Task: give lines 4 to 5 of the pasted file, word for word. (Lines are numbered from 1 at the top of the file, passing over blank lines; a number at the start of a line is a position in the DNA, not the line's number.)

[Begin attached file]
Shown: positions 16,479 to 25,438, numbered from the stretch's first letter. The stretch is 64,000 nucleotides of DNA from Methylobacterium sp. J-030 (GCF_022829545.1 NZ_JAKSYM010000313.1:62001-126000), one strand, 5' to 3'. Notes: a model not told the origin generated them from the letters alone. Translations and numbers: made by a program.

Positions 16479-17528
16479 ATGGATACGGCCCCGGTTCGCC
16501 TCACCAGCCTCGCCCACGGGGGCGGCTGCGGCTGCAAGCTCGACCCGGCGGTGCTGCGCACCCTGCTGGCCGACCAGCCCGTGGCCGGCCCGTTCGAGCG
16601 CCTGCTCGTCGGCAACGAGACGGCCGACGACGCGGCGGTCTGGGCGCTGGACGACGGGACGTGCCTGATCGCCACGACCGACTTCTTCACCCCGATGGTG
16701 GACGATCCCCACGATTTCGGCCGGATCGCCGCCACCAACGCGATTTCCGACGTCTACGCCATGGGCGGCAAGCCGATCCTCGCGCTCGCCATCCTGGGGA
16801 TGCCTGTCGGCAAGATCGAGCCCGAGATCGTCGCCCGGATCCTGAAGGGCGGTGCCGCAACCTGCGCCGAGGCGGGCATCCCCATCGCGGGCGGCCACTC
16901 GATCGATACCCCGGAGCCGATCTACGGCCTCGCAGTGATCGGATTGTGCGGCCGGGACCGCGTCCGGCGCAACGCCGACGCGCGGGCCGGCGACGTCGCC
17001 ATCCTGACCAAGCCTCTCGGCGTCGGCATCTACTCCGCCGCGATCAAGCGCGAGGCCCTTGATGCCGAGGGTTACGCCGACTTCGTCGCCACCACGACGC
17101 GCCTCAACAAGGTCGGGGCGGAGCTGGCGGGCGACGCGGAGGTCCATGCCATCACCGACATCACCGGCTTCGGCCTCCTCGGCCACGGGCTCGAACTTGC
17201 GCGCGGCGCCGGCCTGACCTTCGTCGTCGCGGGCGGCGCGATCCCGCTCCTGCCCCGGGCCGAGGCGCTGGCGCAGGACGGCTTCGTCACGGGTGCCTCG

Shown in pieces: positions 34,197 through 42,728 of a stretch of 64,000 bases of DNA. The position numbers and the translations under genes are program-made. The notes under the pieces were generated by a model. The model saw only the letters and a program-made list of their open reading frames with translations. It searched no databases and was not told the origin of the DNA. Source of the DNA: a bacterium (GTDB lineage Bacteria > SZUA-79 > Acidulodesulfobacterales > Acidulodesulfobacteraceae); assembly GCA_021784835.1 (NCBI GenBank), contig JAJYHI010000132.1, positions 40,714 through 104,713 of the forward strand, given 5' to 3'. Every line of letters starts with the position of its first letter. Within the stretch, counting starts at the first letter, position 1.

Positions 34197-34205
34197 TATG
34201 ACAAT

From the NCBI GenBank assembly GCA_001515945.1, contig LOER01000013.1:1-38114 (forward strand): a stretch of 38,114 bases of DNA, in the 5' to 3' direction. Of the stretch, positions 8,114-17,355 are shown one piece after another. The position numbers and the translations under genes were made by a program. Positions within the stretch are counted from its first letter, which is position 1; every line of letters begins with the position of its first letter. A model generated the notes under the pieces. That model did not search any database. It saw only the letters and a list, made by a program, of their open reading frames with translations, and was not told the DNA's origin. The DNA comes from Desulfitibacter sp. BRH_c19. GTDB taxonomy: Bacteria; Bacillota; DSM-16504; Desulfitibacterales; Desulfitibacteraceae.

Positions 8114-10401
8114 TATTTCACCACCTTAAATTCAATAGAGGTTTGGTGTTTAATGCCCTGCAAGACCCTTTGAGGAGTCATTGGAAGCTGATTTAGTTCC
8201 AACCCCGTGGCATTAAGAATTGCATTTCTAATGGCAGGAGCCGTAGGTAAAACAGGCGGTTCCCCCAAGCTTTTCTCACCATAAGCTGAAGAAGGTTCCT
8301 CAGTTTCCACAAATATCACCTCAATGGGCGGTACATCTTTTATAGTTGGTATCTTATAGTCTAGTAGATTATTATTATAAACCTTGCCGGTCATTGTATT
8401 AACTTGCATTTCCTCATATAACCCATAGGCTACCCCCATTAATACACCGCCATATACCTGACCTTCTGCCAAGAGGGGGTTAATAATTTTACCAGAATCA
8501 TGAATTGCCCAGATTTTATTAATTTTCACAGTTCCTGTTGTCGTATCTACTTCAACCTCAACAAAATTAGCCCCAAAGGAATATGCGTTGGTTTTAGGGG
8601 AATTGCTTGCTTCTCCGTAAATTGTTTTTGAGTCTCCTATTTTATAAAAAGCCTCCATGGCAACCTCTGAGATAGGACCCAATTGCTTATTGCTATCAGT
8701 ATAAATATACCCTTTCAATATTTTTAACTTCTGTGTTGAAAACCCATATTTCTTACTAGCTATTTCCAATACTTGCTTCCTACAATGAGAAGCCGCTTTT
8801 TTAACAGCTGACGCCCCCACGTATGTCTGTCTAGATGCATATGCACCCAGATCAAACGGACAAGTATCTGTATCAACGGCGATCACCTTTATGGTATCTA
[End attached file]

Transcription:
16501 TCACCAGCCTCGCCCACGGGGGCGGCTGCGGCTGCAAGCTCGACCCGGCGGTGCTGCGCACCCTGCTGGCCGACCAGCCCGTGGCCGGCCCGTTCGAGCG
16601 CCTGCTCGTCGGCAACGAGACGGCCGACGACGCGGCGGTCTGGGCGCTGGACGACGGGACGTGCCTGATCGCCACGACCGACTTCTTCACCCCGATGGTG